A testimonial match or testimonial game, often referred to simply as a testimonial, is a practice in some sports, particularly in association football in the United Kingdom and South America, where a club has a match to honour a player for service to the club. These matches are always non-competitive.
The practice started at a time when player compensation, even those at top professional clubs, was at a level that made it difficult to maintain it as a primary form of employment therefore retirement savings might not exist. These matches are generally well-attended and the gesture by the club can give the honoree income that enables a retirement income base or enable the honoree an opportunity to establish themselves in other employment when they finished playing. This is still the main objective of testimonials in Australia, Ireland and some other countries.
Clubs typically grant testimonials to players upon reaching ten years of service with a club, although in recent years they have been given to players for particular circumstances such as approaching retirement. Typically, the club invites (depending on the career of the honoree) current or retired teammates (typically the honoree's club and national team) to participate in the match or with the associated festivities. All proceeds from the match go to the player which depending on the applicable country laws may be tax-free. These matches have become less frequent as changes have occurred in football that make the original purpose less needed or appreciated. Wages have increased, players may not stay with a club as long as they had formerly and those top players that have the esteem of the public and in the past had financial need for such assistance make it less likely for the public to support the purpose of these matches.However, testimonial matches for players who have given many years of service to the club (i.e. one-club men) and are popular with fans have a higher turnout.
Testimonials in top-level football have continued to honour a player but have increasingly become charitable affairs, in which the player gives part or all of the proceeds to charitable activities. For example, longtime Sunderland and Republic of Ireland star Niall Quinn, in a "friendly" in 2002 at the Stadium of Light, donated all of the nearly-£1-million proceeds of the match to the charitable foundation he started that go to the support of children's hospitals in Tyne and Wear, Ireland, and India. million for the defender's "23 Foundation" charity.Another high-profile charitable testimonial was that of England rugby player Martin Johnson, held at Twickenham on 4 June 2005. This event, which featured many rugby union stars, benefited children's and cancer charities. On 4 September 2010, a crowd of 35,682 attended Jamie Carragher's testimonial match at Anfield, after fifteen years of service to Liverpool, and helped to raise more than £1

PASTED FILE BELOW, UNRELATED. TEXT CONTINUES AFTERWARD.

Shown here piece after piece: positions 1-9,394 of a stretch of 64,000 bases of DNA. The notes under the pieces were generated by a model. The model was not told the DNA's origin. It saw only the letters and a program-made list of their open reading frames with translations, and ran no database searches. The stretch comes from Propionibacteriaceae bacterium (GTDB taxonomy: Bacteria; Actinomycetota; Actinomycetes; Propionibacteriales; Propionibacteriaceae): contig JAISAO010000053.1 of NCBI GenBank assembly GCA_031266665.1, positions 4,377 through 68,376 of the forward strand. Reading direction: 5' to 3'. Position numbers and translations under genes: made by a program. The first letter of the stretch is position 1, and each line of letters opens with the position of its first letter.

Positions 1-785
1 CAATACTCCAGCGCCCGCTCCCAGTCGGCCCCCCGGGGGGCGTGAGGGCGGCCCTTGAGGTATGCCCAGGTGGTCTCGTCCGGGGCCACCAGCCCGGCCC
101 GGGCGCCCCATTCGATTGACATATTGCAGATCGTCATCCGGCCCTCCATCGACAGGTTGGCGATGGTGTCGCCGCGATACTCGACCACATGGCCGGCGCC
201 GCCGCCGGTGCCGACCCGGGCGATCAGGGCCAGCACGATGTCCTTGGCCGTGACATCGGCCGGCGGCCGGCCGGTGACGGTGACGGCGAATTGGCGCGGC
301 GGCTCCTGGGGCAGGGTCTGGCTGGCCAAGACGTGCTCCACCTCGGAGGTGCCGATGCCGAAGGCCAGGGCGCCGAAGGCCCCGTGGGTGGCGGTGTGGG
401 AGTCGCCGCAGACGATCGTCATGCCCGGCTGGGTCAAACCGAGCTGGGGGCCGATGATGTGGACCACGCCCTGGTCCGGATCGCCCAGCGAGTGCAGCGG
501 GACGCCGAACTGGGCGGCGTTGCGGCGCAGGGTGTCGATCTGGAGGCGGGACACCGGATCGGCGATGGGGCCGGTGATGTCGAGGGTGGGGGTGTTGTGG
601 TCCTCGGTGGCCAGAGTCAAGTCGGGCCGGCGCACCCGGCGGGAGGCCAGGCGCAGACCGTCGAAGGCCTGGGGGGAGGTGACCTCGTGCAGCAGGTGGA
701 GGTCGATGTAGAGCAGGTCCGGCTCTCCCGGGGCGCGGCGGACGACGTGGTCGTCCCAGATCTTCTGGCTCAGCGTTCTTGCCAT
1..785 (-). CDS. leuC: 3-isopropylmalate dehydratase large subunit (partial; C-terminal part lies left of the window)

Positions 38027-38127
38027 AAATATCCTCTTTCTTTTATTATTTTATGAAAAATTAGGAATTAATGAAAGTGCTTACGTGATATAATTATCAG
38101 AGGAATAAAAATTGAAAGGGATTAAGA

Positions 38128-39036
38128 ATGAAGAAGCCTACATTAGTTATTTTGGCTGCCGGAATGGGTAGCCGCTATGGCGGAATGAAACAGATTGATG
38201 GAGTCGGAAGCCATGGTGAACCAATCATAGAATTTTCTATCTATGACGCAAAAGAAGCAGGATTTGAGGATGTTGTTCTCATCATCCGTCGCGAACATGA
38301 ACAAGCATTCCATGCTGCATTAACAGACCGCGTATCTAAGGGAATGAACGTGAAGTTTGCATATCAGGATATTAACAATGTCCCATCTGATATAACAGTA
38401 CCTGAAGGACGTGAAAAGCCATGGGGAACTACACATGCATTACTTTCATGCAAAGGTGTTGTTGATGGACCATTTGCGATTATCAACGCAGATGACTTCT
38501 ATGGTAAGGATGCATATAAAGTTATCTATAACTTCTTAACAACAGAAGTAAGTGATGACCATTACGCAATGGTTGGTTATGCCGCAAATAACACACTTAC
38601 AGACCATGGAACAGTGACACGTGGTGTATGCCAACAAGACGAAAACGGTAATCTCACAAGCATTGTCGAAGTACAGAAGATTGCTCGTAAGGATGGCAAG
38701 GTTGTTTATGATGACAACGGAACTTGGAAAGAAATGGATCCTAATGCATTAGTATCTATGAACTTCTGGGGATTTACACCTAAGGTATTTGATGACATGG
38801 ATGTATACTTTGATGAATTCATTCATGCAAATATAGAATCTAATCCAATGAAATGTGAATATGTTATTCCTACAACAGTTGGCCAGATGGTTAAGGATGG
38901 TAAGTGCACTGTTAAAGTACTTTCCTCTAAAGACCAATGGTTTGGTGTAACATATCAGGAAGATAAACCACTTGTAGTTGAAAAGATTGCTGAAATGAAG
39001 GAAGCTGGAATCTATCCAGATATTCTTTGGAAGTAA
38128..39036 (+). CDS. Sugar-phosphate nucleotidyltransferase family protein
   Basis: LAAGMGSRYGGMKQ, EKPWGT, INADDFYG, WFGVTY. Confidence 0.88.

In addition to many exhibition matches which have been organised to raise funds for good causes,often in the style of an all-star game (such as annual Soccer Aid and Match Against Poverty events), some similar matches have been arranged to honour a particular player at the end of their career, with the proceeds going to charity – examples being Gheorghe Hagi and Tomáš Rosický – but these are not testimonials as they are not organised by a club. There are some other cases of matches to honour dead players as a mourning as Liam Miller's case.
Enzo Francescoli Uriarte is a former Uruguayan football player. Due to his elegant style of play, Francescoli was nicknamed "El Príncipe", and "El Flaco" due to his slender frame. A former attacking midfielder, he was considered an elite playmaker in a decadent period for the Uruguay national team. He played 73 times for the Celeste between 1982 and his retirement in 1997, making him the most capped outfield player in Uruguayan international football at the time. He represented his nation at two FIFA World Cups, in 1986 and 1990, also winning the Copa América in 1983, 1987 and 1995.
Listed below are the dates and results for the 2006 FIFA World Cup qualification rounds for South America. 10 teams took part, all in a single group. The rules were very simple: the teams would play against each other in a home-and-away basis, with the four teams with most points qualifying to the 2006 FIFA World Cup. The fifth ranked team would have to play-off against the best team from Oceania, with the winner of this play-off also qualifying. For the first time, Brazil, the defending champion, was required to go through qualification and was not automatically qualified for the tournament.